a·cu·men [ak-yuh-muhn] noun: keen insight; shrewdness

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Tuesday, 5 July 2011

07/06/11 48.0 Trade Value: Tom Gilbert

There has been a little idle chatter that Oilers defenseman Tom Gilbert could be shipped out of town. This article in The Columbus Dispatch - which came out before the Draft and the Jeff Carter trade - mentions Gilbert being one of a number of defensemen that are possibly available, and there have been some other rumblings about him being shopped. Apparently no move is imminent and nothing is likely to come of it, but what is Tom Gilbert's value on the trade market right now?

In order to find out, we need to see what the trade of a comparable player fetched; preferably as recently as yesterday. And what's this? Carolina trades Joe Corvo to Boston for a fourth round pick on July 5th? Splendid!

Joe Corvo
 Joe Corvo amounts to an NHL veteran now, having played 568 games in the league since the 2002-03 season. In that time, he's amassed a total of 79-179-258, or 0.45 points per game. He's 34 years old and he is entering the final year of a two year contract with a cap hit of $2.25 million.

In comparison, Tom Gilbert has played 337 games and collected 30-111-141, or 0.42 points per game. Gilbert is 6 years younger than Corvo at 28, but his contract is much richer - 3 years left at a $4 million cap hit.

Part of the attractiveness of a player like Corvo to a team like Boston is that his contract only has one more year left on it for a relatively small amount of money. Gilbert, on the other hand, carries that $4 million hit like a boat anchor, and any team that wants to trade for him is stuck with it for another 3 seasons. Worse, Gilbert will be paid $5 million in actual dollars next year, but his salary does drop to $3.5 and $3 million after that.

The difference in average offensive production between Gilbert and Corvo is basically negligible, even though Corvo has more average points and a larger sample size to show that he can sustain it.

Corvo finished as a minus-14 last year, and he's been a minus player in each of the last three seasons. Tom Gilbert's only year as a plus player was in 2008-09, when he was plus-6. However, he was playing for the Oilers his whole career, after all. He too was a minus-14 last year. Over their two careers, Corvo is a plus-25 and Gilbert is a minus-25, but recent history has been quite similar between the two:

Corvo: +4 (2007-08), -1 (2008-09), -10 (2009-10), -14 (2010-11)
Gilbert: -6 (2007-08), +6 (2008-09), -10 (2009-10), -14 (2010-11)

Joe Corvo fetched the Hurricanes a fourth round pick in next year's draft, and it seems likely that the value for a player like Tom Gilbert has now been set. What Gilbert makes up in age, he loses in contract term and cap hit. Otherwise the two players are quite similar statistically so what each could fetch in a trade is probably quite close.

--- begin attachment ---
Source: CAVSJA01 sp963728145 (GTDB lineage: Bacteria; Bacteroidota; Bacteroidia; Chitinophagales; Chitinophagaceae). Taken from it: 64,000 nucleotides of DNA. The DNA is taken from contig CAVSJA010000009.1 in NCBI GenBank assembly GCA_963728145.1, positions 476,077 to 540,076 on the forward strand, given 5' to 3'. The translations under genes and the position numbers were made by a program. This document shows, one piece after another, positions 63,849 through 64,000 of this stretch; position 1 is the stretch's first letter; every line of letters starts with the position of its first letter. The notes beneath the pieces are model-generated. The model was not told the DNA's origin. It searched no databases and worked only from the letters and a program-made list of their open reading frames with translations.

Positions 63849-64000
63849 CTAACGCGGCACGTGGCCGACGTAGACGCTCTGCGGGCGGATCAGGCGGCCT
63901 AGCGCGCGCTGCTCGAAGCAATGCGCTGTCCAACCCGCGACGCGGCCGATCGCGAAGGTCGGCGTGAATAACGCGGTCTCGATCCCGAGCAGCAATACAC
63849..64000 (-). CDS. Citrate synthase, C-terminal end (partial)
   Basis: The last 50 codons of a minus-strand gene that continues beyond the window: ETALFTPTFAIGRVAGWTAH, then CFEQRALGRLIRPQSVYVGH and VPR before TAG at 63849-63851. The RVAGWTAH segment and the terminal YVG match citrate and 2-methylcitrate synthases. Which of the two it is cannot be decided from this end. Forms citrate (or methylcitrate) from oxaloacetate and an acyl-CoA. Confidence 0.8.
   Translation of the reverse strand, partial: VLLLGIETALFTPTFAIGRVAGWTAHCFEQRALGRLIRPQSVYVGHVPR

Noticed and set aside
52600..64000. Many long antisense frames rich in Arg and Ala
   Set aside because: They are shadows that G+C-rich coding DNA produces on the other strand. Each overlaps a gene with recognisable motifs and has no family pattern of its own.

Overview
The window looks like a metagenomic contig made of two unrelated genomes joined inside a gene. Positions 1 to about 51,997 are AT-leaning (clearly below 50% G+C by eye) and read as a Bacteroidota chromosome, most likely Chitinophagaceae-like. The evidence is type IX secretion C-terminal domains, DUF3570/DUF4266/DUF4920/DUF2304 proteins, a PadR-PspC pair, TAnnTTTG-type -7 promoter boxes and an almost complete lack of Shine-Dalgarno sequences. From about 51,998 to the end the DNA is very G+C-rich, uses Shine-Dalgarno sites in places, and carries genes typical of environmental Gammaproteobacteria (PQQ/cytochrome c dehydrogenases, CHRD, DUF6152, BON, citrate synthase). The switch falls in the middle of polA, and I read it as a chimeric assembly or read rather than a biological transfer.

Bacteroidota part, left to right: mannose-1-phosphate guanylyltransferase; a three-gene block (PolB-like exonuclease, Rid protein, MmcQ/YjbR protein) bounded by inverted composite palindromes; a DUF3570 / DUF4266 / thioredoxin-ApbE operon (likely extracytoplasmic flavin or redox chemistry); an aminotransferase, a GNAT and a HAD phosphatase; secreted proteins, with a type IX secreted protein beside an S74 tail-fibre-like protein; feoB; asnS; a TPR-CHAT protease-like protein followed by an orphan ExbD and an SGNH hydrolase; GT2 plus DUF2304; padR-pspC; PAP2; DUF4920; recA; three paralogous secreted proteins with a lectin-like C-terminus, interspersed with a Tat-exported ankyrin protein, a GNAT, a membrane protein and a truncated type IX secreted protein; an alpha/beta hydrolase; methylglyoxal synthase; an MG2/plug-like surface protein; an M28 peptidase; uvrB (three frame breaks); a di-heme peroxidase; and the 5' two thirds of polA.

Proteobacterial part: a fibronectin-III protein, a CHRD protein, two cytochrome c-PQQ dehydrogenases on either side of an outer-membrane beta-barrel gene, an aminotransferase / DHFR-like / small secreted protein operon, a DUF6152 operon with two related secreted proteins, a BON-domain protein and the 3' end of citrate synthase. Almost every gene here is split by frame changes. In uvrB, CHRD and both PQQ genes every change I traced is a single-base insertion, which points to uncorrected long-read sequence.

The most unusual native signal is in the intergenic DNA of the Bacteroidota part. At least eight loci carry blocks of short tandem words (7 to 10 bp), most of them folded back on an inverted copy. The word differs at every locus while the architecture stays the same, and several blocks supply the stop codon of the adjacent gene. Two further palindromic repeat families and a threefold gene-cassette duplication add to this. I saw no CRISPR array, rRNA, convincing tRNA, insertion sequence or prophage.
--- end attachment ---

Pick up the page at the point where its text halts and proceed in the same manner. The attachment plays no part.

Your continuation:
The only way that the Oilers part with Gilbert for a fourth round pick is if they somehow acquire a player that they think can be an upgrade over the Minnesota native; or if they suddenly believe one of the youngsters on the farm can play full time and they want to shed salary. The Hurricanes signed Tomas Kaberle who is a medium-term player for them, and who is an upgrade over Corvo. The possibility of the Oilers finding a medium-to-long-term upgrade over Gilbert can be classified as unlikely at this point, so there's every chance that he will not be traded.

That is, unless Gilbert is part of a trade package that must include a defenseman because the Oilers are getting a better one in return. If the Oilers make a trade to upgrade the defense, don't be surprised if Tom Gilbert goes the other way; both to make the money work out and because Gilbert's skills are so overlapped on this team. In that case, his value is actually better than a mere fourth rounder because he can step into a team's lineup right away. However, the crux of any trade involving Gilbert will probably not be him, but whatever piece the Oilers give up in order to upgrade their blueline.


All told, the value of a player like Gilbert or Corvo is not especially high, despite the lack of defensemen that are available right now. The Oilers know that their blueline isn't good enough, but they aren't likely to part with any of Whitney, Peckham, Petry, Smid, Barker or Sutton. That makes Gilbert the odd man out if a trade is to involve an established NHL defenseman swap, so he's the most likely piece to get shuffled out the door. Still, if the deal doesn't upgrade the backend significantly, expect the Oilers to stand pat.

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